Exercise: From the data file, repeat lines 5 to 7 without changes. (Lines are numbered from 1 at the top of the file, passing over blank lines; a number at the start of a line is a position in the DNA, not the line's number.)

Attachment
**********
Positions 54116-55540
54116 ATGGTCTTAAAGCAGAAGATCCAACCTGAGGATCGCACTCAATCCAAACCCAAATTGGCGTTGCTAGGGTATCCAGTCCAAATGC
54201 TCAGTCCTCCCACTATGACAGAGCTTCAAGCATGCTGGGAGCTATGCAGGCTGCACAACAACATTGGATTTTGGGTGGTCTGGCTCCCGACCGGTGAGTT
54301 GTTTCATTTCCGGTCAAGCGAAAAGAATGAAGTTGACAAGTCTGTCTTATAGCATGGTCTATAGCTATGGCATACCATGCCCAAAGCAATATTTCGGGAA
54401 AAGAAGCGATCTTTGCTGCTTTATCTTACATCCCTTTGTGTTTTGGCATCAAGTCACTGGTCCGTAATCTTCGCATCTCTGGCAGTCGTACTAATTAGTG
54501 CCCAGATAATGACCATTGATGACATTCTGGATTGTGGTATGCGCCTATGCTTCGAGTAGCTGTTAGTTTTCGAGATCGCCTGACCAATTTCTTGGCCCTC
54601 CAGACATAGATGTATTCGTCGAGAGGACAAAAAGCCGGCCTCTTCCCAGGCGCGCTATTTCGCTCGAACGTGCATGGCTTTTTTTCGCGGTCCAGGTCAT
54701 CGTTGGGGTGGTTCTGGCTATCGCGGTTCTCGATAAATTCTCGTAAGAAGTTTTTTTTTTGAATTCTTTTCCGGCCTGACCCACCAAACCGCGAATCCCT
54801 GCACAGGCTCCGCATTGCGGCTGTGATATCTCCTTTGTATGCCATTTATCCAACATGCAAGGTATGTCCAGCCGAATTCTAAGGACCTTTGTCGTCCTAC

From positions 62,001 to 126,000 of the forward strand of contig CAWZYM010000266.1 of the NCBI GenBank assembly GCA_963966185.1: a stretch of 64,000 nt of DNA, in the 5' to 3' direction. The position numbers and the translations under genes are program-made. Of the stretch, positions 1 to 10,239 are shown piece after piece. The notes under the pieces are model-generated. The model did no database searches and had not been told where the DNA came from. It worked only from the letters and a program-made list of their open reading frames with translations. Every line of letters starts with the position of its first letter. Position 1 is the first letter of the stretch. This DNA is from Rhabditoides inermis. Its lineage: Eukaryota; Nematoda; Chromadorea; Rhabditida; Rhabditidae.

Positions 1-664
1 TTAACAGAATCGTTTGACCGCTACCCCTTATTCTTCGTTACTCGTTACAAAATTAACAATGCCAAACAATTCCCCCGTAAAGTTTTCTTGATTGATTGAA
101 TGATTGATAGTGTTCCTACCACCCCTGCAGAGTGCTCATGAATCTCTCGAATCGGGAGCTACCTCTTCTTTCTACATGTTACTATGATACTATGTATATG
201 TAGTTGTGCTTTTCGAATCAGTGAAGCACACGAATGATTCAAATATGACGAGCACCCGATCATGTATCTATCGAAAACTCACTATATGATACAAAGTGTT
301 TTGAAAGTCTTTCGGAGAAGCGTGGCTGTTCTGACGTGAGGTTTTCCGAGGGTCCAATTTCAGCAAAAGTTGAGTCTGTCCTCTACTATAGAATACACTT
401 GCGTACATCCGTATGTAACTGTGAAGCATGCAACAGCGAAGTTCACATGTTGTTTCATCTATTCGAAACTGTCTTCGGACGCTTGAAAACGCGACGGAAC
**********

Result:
54401 AAGAAGCGATCTTTGCTGCTTTATCTTACATCCCTTTGTGTTTTGGCATCAAGTCACTGGTCCGTAATCTTCGCATCTCTGGCAGTCGTACTAATTAGTG
54501 CCCAGATAATGACCATTGATGACATTCTGGATTGTGGTATGCGCCTATGCTTCGAGTAGCTGTTAGTTTTCGAGATCGCCTGACCAATTTCTTGGCCCTC
54601 CAGACATAGATGTATTCGTCGAGAGGACAAAAAGCCGGCCTCTTCCCAGGCGCGCTATTTCGCTCGAACGTGCATGGCTTTTTTTCGCGGTCCAGGTCAT